Friday Favorite: Mothers and Sons

When I created Emily and her son, Max, I never realized how much emotion I felt for her situation.

At half past one in the morning, Emily Brenner heard the door to her apartment creak sharply once, then fade a slow whine as the person fought to make no noise.

She held her breath as she laid in bed, praying for guidance, wondering if a confrontation would do any good this time.

Slow footsteps padded on the carpeting outside her bedroom, a practiced edging around the noisy spots in the floor.

Emily hated this. This tension, this waiting, this nervous energy—it was familiar, and not in a good way.

She swung her covers back and made no effort to be quiet. It was false confidence, she knew, but it got her through the door and into the moonlit hallway.

“Where’ve you been?” she said.

Max was standing in front of his bedroom door, half facing away from her, but she didn’t miss the eye roll. He had a hand thrust into a black nylon backpack she didn’t recognize.


“That’s not an answer.” It was her standard response, usually delivered with an icy practicality that could make even the toughest students surrender and tell her what she wanted to know.

But Max wasn’t her student, and her voice was far from cold. Emily was terrified to push too hard, like their relationship was an already straining rubber band and one quick thrust would send Max shooting off into the world, alone.

So her comments sounded weak, even to her ears. Instead of putting him in his place, she would plead and cajole, hoping for a glimmer of a response, something to show he still needed her—that he still wanted her.

And all she ever got was what she got now: disdainful muttering under his breath, laced with profanity that was only slightly louder.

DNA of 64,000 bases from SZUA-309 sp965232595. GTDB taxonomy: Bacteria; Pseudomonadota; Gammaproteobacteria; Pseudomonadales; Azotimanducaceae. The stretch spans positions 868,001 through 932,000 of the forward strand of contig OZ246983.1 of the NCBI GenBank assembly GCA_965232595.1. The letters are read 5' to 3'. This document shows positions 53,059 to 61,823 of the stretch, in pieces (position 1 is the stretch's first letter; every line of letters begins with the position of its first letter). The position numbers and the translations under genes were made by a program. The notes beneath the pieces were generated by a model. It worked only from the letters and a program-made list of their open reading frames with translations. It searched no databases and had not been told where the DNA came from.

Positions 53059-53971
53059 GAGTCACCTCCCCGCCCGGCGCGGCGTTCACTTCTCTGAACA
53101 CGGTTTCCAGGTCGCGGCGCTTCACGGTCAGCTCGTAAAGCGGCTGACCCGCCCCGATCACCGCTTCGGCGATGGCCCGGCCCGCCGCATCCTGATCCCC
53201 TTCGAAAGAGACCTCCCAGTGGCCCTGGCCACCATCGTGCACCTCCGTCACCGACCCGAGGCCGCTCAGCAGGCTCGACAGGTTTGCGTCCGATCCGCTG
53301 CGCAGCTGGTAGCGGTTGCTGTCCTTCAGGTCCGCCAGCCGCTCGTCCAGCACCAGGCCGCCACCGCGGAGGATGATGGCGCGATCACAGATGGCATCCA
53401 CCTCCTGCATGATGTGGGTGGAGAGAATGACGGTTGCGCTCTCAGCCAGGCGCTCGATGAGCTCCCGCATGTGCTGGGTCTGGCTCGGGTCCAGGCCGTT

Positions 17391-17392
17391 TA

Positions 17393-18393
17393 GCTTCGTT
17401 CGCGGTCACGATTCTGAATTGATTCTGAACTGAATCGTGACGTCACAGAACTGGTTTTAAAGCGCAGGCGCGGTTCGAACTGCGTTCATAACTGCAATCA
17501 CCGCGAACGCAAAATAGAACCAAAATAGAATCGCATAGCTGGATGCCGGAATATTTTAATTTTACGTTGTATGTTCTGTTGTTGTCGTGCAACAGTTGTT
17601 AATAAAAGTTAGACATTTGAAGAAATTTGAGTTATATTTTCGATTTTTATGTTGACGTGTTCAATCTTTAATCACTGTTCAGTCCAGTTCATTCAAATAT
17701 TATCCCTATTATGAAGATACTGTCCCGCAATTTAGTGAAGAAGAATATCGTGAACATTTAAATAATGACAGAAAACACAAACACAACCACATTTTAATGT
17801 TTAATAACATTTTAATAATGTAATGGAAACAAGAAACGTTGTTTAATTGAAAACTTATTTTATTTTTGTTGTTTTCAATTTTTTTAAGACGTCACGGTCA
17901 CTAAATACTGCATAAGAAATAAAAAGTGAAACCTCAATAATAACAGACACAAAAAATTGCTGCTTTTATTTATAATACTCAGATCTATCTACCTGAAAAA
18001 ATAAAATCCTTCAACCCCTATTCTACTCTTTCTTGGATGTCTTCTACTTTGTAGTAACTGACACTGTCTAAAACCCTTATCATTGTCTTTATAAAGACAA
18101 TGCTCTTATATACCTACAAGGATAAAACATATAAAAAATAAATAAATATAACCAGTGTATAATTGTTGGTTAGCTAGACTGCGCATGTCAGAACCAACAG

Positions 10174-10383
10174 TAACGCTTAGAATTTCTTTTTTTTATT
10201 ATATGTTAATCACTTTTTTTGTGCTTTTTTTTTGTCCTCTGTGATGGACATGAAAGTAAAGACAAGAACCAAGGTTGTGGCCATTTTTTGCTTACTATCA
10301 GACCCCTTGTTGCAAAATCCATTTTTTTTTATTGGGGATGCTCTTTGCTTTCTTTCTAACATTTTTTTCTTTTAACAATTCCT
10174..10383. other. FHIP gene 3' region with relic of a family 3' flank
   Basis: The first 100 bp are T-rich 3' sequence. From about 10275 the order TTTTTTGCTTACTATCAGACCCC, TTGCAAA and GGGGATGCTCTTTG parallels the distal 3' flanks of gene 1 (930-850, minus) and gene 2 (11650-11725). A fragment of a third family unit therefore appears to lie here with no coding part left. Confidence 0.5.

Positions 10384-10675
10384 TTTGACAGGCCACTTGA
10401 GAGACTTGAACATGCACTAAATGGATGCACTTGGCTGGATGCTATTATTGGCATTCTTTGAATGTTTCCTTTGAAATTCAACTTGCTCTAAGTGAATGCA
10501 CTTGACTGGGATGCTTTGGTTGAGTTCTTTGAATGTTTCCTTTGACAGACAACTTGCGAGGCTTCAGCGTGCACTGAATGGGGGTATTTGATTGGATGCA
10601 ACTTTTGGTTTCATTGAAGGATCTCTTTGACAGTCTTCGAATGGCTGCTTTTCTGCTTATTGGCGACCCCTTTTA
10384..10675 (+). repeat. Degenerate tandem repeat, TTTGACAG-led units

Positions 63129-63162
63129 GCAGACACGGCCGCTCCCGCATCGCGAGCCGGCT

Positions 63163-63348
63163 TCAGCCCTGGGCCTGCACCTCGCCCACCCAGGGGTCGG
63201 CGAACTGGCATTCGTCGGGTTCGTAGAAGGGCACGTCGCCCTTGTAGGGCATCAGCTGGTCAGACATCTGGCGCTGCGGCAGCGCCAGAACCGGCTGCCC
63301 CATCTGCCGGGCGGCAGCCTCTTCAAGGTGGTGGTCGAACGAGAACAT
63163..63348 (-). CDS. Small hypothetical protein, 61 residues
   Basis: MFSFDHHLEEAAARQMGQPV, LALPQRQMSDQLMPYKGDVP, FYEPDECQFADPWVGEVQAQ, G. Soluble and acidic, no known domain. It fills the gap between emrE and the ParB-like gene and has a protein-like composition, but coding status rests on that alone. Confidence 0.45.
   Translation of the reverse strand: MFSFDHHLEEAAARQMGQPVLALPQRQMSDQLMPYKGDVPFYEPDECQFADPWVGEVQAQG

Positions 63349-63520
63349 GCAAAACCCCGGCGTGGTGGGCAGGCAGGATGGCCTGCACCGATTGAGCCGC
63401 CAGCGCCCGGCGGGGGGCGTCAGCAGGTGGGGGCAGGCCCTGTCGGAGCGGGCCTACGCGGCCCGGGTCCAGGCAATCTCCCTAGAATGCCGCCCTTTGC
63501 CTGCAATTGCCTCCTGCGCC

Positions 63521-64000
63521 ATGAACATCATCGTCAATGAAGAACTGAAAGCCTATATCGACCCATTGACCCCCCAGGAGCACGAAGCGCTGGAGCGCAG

He was looking to provoke her, she knew.

“Tell me where you were, Max.” Her voice was soft. “It’s one thirty in the morning.”

“I’ve got a watch. Thanks.” He jerked his arm out of the bag, a silver key glinting in his hand. He thrust it into the lock.

That had been a surprise, to come home one day and find he’d installed a deadbolt on his bedroom door. She should have had a locksmith out that night, but he was already furious about his lack of privacy. She left it, thinking maybe he would see that she was trying, that she would give him some freedoms.

Instead, he saw it as an opportunity to stretch that rubber band a bit farther.

This was the third night in a row he’d come home so late.

“Are you in some kind of trouble?” she said.

“Don’t be stupid,” he snapped, his voice full of an adult’s conviction. He swung his head around to look at her. His hair had grown too long, again, and it hung over his eyes. That was her fault: she’d asked him to get a haircut three months ago. “I’m just sick of putting up with this bullshit.”

Me too.

The words came to mind with frightening clarity, but they wouldn’t move to her lips. “I’m worried about—”


Then he was through the door and the lock was thrown.

Emily moved to stand there, resting her hands against the wooden panels. She’d done this when he was a baby: stood outside his bedroom door, her ears straining in the late night silence, desperate to hear each breath. She’d been convinced he would stop breathing the instant she failed to listen for it.

Now, fifteen years later, she mourned those moments, when nothing more than the simple sound of his breathing had been reassurance.

He was moving around behind the door. Papers rustled and something heavy slid across the carpet. The bed creaked as he sat down.

Then she heard the fractured notes of a guitar badly out of tune. She hadn’t bought it for him, but it had appeared a month ago—and though she hated to admit it, she was terrified he’d stolen it somewhere. Max had no idea how to play, but he picked at it every night. She assumed he was trying to teach himself.